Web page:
So Love is the disclosure, the new direction in which the universe is moving to its ultimate fulfillment. "The form of a servant'-this is the final lesson that must be learned by us all, however long it takes. God, a servant! Man's illusory outlook gives him severe problems with this whole idea. Let me state, tongue-in-cheek, as it were, what troubles man about the Incarnation. "God is so unmanageable, so inconsiderate of the normal standards of procedure and operation for the handling of such universal problems as He and we are faced with. He becomes a babe, when He should be an archangel heralding a God-like program. He becomes a lamb, when it is obvious that only a lion will give true performance. He becomes a malefactor dying helplessly upon a cross, when He should be sweeping our enemies and His into oblivion by a majestic show of power that would convince men of His divine origin.

"Then when resurrection is claimed for Him, He only shows Himself to a comparative handful of people, suddenly disappears completely, and has never been heard from since. This is not a very impressive God. He obviously does not understand the meaning of power, as man sees it and hungers for its use. In fact, one of His chief apostles admits that He is foolish and weak, adding something rather mysterious about God's foolishness being 'wiser than men' and God's weakness being 'stronger than men'-but who can understand all that double talk?"

Yes, we admit the appearance of confusion here. Bethlehem looks like weakness, and Calvary looks like foolishness, for One who claims to be-all-powerful, all-wise and all-knowing. But something new is afoot in this powerriddled world, for this God-man says that to win all, he must become the servant of all. This is the matchless message of the Incarnation. God comes not as a king upon His throne, but as a servant upon His knees, washing His friend's feet. On the throne is a "lamb as it had been slain" (Rev. 5:6). The manifestation of power is found to be quite different than we would have imagined.

He now takes us up into His incarnation in what might be called "the extension of incarnation"-'I in them and Thou in me", as His prayer says it in John 17. And upon the whole world is a new light shed-the light of love. In secular circles, loving caring, and acceptancing are elements recognized as an absolute necessity for harmonious living and working. In such circles, these elements may only be a by-product of that eternal love which came into the world, but they should be seen as something that is preparing the way for "the manifestation of the sons of God" (Rom. 8:19). The incarnation is a continuing movement, as well as en event, and the whole universe is touched by it.

Yes, the earth shall be filled with the glory of God as the waters cover the sea, as Isaiah said it. And the glory of God? What is that? It's not a mystical luminosity, but a l world full of God-men, who, like Berdyaev in his book on Dostoievsky, have discarded the man-God for THE GOD-MAN. And "of the increase of His kingdom there shall be no end". What a "kingdom"--a kingdom of servants and sons for love of Him who "took the form of a servant".

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Q What is meant by the commonly-used expression ' "One Nation under God"? Since Pentecost there has only been one nation on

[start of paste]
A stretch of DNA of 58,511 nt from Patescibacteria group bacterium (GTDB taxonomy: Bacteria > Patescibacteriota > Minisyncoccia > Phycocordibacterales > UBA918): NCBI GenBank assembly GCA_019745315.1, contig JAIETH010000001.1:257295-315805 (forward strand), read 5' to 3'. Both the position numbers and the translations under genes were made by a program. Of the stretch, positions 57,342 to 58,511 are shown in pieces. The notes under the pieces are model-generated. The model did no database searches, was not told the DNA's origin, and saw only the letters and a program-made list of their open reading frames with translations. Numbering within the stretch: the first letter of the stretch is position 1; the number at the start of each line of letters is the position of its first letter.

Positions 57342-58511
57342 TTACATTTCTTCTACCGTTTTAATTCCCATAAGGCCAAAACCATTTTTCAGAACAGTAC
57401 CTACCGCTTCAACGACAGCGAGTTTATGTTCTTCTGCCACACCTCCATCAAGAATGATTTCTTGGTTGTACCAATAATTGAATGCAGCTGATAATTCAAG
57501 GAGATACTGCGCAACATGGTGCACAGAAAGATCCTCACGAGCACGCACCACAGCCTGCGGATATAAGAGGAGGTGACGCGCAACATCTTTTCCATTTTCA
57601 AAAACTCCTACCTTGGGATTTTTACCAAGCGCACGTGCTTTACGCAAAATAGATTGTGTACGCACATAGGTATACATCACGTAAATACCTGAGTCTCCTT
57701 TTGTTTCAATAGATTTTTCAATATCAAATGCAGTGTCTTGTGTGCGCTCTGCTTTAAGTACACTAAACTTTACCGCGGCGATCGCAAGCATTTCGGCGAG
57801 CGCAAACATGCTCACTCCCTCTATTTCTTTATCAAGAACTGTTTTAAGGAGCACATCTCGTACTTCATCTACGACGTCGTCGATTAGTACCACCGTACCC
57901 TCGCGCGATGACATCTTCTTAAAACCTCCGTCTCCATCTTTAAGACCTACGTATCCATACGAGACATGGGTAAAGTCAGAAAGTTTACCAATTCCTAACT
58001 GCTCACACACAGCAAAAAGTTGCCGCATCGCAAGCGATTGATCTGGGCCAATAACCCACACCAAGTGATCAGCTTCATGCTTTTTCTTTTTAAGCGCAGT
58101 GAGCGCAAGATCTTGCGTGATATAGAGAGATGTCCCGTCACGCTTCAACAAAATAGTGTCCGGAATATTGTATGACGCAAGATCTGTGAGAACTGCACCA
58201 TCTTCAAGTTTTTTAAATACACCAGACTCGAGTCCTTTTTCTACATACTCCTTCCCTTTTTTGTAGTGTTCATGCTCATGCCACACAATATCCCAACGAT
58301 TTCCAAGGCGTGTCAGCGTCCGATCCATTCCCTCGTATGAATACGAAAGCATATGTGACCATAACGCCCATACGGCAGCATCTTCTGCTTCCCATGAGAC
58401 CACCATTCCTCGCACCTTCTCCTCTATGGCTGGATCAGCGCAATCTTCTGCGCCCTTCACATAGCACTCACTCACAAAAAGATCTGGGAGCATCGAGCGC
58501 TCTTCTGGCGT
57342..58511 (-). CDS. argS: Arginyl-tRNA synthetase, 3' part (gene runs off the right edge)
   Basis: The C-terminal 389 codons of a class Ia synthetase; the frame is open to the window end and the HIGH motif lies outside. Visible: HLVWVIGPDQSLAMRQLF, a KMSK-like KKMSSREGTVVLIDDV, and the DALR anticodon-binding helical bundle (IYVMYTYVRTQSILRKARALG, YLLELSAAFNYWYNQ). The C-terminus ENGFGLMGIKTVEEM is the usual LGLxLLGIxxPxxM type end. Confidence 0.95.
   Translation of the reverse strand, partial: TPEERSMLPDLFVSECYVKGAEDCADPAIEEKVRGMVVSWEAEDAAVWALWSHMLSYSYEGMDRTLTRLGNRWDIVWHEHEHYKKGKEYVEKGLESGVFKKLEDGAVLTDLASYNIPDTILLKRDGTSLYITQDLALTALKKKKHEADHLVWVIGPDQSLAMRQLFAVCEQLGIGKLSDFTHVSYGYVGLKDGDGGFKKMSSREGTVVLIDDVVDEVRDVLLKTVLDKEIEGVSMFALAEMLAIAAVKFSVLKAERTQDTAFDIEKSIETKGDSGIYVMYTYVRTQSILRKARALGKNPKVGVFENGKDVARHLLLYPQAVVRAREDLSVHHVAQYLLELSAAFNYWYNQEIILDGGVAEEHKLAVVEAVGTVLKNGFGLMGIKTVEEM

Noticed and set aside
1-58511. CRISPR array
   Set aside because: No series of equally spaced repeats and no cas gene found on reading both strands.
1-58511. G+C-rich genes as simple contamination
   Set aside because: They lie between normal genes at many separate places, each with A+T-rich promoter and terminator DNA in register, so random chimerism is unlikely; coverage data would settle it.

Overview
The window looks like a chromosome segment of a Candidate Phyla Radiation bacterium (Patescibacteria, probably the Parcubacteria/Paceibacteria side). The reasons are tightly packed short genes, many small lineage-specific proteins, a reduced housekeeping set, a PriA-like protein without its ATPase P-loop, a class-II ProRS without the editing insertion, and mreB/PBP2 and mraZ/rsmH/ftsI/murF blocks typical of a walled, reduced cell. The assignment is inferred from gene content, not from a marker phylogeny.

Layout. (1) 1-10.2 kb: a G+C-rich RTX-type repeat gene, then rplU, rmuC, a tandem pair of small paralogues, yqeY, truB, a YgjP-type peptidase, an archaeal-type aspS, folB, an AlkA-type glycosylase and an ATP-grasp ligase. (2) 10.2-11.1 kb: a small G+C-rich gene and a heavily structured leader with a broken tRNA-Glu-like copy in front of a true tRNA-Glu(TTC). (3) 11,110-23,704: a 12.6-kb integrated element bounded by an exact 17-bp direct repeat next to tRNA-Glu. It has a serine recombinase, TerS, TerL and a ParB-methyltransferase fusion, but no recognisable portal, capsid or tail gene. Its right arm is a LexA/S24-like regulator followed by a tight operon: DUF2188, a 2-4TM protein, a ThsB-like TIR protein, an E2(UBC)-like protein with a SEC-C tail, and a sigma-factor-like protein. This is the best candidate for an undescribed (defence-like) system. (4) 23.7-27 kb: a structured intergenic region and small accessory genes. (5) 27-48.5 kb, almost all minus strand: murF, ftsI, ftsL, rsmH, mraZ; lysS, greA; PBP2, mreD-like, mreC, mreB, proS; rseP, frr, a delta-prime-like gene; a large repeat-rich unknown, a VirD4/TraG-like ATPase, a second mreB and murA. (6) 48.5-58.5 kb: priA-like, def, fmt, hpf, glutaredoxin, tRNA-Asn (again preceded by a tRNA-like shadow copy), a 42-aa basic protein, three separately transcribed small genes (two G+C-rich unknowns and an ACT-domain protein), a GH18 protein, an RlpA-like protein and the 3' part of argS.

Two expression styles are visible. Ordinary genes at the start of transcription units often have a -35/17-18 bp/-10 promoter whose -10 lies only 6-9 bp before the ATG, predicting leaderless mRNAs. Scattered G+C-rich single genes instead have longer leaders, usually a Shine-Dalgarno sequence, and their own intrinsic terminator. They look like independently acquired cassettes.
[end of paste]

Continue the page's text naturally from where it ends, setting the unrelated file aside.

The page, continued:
A. earth. Peter called it "the holy nation" (1 Pet. 2:9)-the Spirit-nation-though its members dwell temporarily in flesh bodies. Its head is the risen, glorified Lord Jesus Christ, and its membership is composed of those from out of every earthly nation who have been born again of the Spirit. According to Galatians 3:28 all human, national and racial distinctions are dissolved into a Spirit-oneness in Christ.

Its character is best outlined in the Sermon on the Mount, or described in one short phrase-universal love, with no earthly enemies. Its members maintain no hold on earthly possessions, for they are "strangers and pilgrims" with their citizenship in heaven. These heavenly citizens are "one nation under God". They have only one absorbing interest-to bring all men into their privileged sonship and eternal inheritance in Christ, who by His blood has reconciled the world unto its lost Father-God.

But in these centuries before Jesus Christ returns to set up His kingdom in its final glorious form, the existence of earthly nations has been a temporary provision of God (Acts 17:26), for the growth and protective development of His human family (Acts 17:28). By this means we have been able to discover and express something of the enormous potential of our humanity made in His image.

But because we are a fallen race, enslaved by Satan In self-centeredness and self-interest, our national pride, competitiveness, fears, and jealousies will end in self-destruction. God has written on our hearts, and in outer forms such as the Ten Commandments, the differences between good and evil behaviour. He has always promised blessing on those who seek to conform to His Laws and to order their national life upon them. Such ordering of a nation's ways according to God's laws can, however, never be more than a stumbling approximation, for we plainly recognize that in the end disintegration awaits every nation, such as we have seen in all the empires of history.

So by God's mercy and long patience, there is the intervening period for each nation and the world, in which a nation can conform itself to God's laws and, insofar as it does, receive His blessing. This is the point at which a nation can claim to be a "nation under God". Such a nation will continually call its people to a humbling of themselves for failure, to thankfulness for His goodness, and to prayer for His continued good hand on its people. Above all, we should be a giving nation which shares its benefits with others and has a world concern for brotherhood and the well-being of the whole human family.